It was a surprise when it became evident that Mark Webber was taking chunks out of Fernando Alonso’s lead, even though it was clear about five laps before the BBC commentators noticed it. Well before the move was made, it was obvious that the Red Bull was going to win the race. But until we reached lap 40 (with just 12 to go), there was no sign that we would have a winner other than Alonso.
For all the talk of graining, or the tyres not lasting, there was a much more basic explanation for the fact that Red Bull overhauled Ferrari. Quite simply, the Ferrari was not fast on the soft tyres. It was (whisper it) as slow as the McLarens. The hard tyre was another story – only Vettel and the Lotus cars were as quick as the Ferrari on that tyre. But on the soft, the red car simply did not have the pace. Simple as that.
A quick look at the race history chart (below) shows that there is no major drama in Alonso’s trace in the final stint.
Alonso has great pace in the first stint on the hard tyres, pulling a gap. Vettel is stuck behind Schumacher/Massa and loses touch. He gains the places with an early stop, loses a little time in traffic, and then (interestingly) is slightly quicker than Webber for the rest of the race. The middle stints are very even with all the cars on the hard tyres. But then, the final stint, and Alonso is a full 0.5s slower than the Red Bull (according to my fuel-corrected model fits) on the soft tyre. This puts him at the same pace as Hamilton’s mid-race seven-lap soft tyre stint. With the Red Bull essentially showing identical pace on both tyre types, and Ferrari preferring strongly the hard tyre, it seems slightly odd that his first stop was as early as lap 16. I understand that he could do 14 laps on the soft tyre at the end with no problem, and indeed he did, but given the pace of the Red Bull in the middle stint, their pace in the final stint is easily predictable. Ferrari must have known that they were unlikely to hold on.
So what could they have done differently? Well, first let’s look at the model fits of their races.
The gradient matching is pretty good. The degradation of the hard tyre is about half that of the soft – the soft about matches the gain from the fuel effect (very high at Silverstone) and the stints clearly get faster with the hard tyre. This is much clearer in this race (on this tyre) than is usually the case. The second stint for Webber is behind the fit as I have used the same pitstop time loss for each, and Webber’s pitstop/outlap was about a second quicker. The fit for Webber’s second stint is not too bad, although it isn’t as clean as for most cars. Exactly the same fit is used for his stints on the hard tyres, so I’m happy that it is representative of his race. Alonso’s fits are very good indeed.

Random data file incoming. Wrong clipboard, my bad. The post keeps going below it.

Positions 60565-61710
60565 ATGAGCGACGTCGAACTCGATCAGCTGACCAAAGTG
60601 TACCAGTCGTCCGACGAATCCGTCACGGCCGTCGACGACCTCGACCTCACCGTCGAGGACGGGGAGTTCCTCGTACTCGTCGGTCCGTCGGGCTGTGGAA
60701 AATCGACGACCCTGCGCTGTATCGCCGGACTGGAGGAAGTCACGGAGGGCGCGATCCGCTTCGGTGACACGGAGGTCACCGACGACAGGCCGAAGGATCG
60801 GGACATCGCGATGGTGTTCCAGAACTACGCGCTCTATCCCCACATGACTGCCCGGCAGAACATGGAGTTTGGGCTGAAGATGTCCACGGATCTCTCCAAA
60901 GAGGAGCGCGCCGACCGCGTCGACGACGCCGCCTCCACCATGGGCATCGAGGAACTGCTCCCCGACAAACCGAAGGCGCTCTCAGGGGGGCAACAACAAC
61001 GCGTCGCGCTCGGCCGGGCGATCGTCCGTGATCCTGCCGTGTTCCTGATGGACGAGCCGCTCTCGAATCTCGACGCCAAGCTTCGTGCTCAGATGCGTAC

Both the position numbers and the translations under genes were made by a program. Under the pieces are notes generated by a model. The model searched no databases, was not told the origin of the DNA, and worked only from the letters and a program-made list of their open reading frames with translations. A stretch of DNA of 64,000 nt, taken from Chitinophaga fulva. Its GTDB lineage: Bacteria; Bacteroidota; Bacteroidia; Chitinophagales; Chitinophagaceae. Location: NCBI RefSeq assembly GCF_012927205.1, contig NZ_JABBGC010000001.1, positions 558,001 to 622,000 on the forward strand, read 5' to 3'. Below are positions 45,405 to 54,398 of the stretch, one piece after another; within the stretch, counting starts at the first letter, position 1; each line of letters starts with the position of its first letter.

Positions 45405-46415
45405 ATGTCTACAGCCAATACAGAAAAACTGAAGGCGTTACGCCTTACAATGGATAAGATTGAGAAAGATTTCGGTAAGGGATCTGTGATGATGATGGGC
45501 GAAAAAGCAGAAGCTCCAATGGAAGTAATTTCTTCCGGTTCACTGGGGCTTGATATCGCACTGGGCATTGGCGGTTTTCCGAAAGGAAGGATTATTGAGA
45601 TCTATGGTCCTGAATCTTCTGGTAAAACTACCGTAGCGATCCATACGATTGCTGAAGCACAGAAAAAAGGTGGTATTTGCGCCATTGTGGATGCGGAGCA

Good fits are nice because they allow us to play. What if Alonso had waited another few laps before his second stop – say he went to lap 41? Well, it would have been close:
I must admit I think that the result would have been the same, but it could well have been a last-lap pass. So the suggestions that holding off a few laps before the final stop are correct. It would have helped. What about delaying the first stop as well?
I’ve fitted the curve to allow for the same time loss behind Hamilton at the start of his stint (which he probably would not have had). In this case, the soft tyres being new at a lighter fuel load would have allowed Alonso to have a faster pace, sufficient to keep him ahead of his pursuers. It seems Ferrari could indeed have won this one just by running a shorter stint on the slower (for them) soft tyres.
I’ll be back later in the week, with a look at who was fast on which tyres – some were faster on the softs, and some on the hards. The pecking order is very different on each tyre type…